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By: CottonRhetoric, Cotton Rhetoric
Oct 28 2015 12:00pm
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Cotton Threads, today I would like to share fifteen different casual-room combos with you all.  It is my fervent hope that you will enjoy them. Perhaps you will even be inspired to make some decks or combos of your own.  Share them with the world.


& Spark Trooper

Spark Trooper is ordinarily not a good card: decks that want to deal 6 single-use damage tend not to care about gaining life. But... what about decks that want to deal 6 repeatable damage?

In a slower, more controlling deck, these two cards could serve as the grindy win condition that keeps the caster alive while it operates. Combined, they let you cast the Spark Trooper every turn. And unlike most combos that recur a Ball Lightning (for instance, Teferi's Veil), this one has added resilience, for Purgatory does not care if your creature is killed during combat. It's still ready to bring it back the next turn. And the next turn after that.

Basically, unless you run into an exile effect (uh, or a 1/1 first strike), you will be draining for 6 indefinitely.

    Purgatory     Spark Trooper
Ob Nixilis, Unshackled      Maralen of the Mornsong    

Ob Nixilis, Unshacked
& Maralen of the Mornsong

The problem with Ob Nixilis is that the opponent never ends up losing 10 life. That is because searching, and therefore shuffling, is nearly always optional. They can choose not to activate their fetch land. They can say no to your Boldwyr Heavyweights. And granted, dropping a drawbackless Boldwyr Heavyweights is an enviable position to be in... but what if there were a way to force our opponent to shuffle?

While we wait very patiently for Soldier of Fortune to come online, Maralen is one of the (very) few cards that forces opponents to shuffle rather than asking them if they wish to shuffle. And even if they use Maralen to tutor up an answer (which is usually how Maralen goes), they've already lost 13 life by the time it's in their hand.


Martyr's Cry
& Springjack Shepherd

Martyr's Cry has always been a card I've loved despite (because of?) its worthlessness. If you use it to kill your opponent's white creatures, you're helping them to recover at a rate not worth the mana you saved from a conventional wrath. And if you use it to kill your own white creatures, it's at an exchange rate not worth the mana you saved from a conventional draw spell.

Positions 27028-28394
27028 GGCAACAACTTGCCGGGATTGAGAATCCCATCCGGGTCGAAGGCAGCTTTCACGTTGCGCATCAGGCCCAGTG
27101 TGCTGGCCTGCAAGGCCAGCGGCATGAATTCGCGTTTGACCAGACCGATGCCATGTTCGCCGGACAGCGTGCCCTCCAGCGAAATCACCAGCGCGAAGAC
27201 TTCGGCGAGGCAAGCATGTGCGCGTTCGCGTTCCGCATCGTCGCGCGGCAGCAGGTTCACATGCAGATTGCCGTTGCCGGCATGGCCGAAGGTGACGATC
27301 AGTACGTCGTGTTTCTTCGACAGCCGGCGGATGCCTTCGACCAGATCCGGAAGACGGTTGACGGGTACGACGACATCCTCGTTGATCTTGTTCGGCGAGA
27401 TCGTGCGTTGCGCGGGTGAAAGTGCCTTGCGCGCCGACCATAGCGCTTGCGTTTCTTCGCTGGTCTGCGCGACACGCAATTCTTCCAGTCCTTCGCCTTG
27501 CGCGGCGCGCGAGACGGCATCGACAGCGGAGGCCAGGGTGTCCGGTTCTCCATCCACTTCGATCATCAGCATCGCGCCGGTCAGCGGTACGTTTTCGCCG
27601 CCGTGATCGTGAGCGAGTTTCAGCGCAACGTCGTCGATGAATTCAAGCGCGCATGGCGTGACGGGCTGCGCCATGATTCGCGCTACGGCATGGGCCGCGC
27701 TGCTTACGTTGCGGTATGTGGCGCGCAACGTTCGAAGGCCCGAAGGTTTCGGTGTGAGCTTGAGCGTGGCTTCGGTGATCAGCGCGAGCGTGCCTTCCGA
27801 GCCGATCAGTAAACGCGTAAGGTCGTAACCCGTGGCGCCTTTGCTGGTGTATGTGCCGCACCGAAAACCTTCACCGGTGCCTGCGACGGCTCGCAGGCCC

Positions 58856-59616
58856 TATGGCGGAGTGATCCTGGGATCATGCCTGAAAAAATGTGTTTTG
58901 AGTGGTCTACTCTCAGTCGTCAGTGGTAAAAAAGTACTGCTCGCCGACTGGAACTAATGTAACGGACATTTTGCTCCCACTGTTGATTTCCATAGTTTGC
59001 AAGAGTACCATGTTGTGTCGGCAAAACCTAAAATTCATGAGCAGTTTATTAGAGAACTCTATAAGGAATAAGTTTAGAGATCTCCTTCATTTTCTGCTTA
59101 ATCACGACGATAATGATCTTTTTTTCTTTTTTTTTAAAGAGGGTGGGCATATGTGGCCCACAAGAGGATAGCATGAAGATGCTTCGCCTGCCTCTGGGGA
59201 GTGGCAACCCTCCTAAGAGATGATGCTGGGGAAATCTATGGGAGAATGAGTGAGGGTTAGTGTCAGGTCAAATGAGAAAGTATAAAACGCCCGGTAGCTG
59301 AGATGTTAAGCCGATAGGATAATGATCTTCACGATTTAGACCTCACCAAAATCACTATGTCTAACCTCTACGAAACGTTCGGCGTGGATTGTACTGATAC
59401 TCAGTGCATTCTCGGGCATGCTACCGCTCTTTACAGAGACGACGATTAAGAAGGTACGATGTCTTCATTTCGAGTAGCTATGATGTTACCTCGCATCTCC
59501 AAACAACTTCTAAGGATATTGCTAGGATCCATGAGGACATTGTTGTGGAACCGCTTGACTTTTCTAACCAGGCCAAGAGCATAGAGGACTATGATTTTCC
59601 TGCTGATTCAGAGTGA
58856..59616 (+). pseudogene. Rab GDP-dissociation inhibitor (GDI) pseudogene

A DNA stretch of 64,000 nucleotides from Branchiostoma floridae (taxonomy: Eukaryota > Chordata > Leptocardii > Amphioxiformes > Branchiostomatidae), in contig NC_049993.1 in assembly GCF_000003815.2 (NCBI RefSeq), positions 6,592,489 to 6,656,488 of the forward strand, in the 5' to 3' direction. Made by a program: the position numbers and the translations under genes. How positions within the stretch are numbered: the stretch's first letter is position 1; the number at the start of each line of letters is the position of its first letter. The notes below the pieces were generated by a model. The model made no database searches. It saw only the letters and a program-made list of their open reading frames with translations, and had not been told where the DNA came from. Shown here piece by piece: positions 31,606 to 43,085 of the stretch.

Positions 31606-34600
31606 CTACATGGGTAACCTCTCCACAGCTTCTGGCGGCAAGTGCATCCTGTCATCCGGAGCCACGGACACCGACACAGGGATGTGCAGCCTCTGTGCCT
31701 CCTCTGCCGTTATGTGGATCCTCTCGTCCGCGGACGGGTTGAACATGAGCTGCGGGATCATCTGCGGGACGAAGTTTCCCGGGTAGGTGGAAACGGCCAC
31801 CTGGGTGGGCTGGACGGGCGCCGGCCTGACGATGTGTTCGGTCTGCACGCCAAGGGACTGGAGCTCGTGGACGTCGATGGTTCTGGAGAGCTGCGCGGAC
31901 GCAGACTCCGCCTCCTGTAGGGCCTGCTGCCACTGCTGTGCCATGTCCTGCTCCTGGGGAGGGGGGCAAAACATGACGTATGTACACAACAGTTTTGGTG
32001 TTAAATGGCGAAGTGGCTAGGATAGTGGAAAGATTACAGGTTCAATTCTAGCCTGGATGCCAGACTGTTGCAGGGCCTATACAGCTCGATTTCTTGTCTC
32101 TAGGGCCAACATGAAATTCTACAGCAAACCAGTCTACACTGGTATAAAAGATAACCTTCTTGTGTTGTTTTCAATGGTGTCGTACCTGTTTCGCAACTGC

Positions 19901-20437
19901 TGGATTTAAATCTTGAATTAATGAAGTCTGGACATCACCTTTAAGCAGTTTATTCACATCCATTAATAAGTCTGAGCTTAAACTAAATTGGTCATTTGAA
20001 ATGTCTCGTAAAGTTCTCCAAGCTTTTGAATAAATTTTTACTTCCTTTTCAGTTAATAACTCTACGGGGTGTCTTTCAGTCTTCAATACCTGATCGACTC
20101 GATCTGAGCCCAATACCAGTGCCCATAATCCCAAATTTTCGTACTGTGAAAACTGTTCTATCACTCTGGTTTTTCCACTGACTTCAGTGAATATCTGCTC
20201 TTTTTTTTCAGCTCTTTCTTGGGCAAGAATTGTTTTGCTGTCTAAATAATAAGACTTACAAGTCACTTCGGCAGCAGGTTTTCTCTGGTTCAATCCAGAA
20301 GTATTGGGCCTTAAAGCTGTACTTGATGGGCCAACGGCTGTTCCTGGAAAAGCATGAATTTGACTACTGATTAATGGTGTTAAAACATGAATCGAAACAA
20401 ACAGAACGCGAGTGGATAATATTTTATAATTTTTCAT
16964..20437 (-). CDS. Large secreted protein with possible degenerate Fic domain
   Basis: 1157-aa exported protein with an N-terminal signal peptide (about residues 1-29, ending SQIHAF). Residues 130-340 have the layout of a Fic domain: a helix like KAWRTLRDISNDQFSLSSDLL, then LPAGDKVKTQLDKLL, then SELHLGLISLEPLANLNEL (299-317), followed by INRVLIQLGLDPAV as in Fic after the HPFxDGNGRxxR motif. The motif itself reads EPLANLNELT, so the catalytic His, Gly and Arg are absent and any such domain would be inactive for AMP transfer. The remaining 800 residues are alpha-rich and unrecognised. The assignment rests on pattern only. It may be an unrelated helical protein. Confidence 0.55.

But what if there was a card capable of putting so many white creatures into play for so cheap that you could break ahead on this formula? I present to you Springjack Shepherd. It requires some setup, but not an insurmountable one. Just enable her chroma with non-creature permanents, so they don't get exiled along the way.

If you create 4 tokens, you're spending six mana and equaling the power of Opportunity (the Shepherd himself will be the fifth creature, meaning you'll have a net gain of four cards). Anything beyond that is a bonus.

    Martyr's Cry     Springjack Shepherd


Stronghold Gambit     Ostracize    

Stronghold Gambit
& Ostracize

Perhaps one day, Stronghold Gambit will skyrocket in price the way Through the Breach did. (I bought a playset of Breaches back when they were 10 cents each. I sold them at 2 dollars apiece, counting myself lucky—now I wish I had waited!) Anyway the Gambit can get an Eldrazi into play, permanently, for two mana. What else do you need to know?

The only precaution you need to take is that your opponent's hand doesn't have its own creature in it. A single-mana Ostracize can help along those lines. Sometimes all you need is a Gitaxian Probe to make sure the coast is clear. This has the most spike potential of any combo in this article.


Search for Survivors
& Scrabbling Claws

Search for Survivors is meant to be random, but it doesn't have to be. Just remove anything in your graveyard that isn't a reanimation target, and you have a fully functional red Zombify.

Is Scrabbling Claws the best way to compress your graveyard? Withered Wretch is quicker... but if you have the black mana to cast Withered Wretch, you don't have any need for a red reanimation spell. Stick to Scrabbling Claws (and/or Scavenging Ooze)!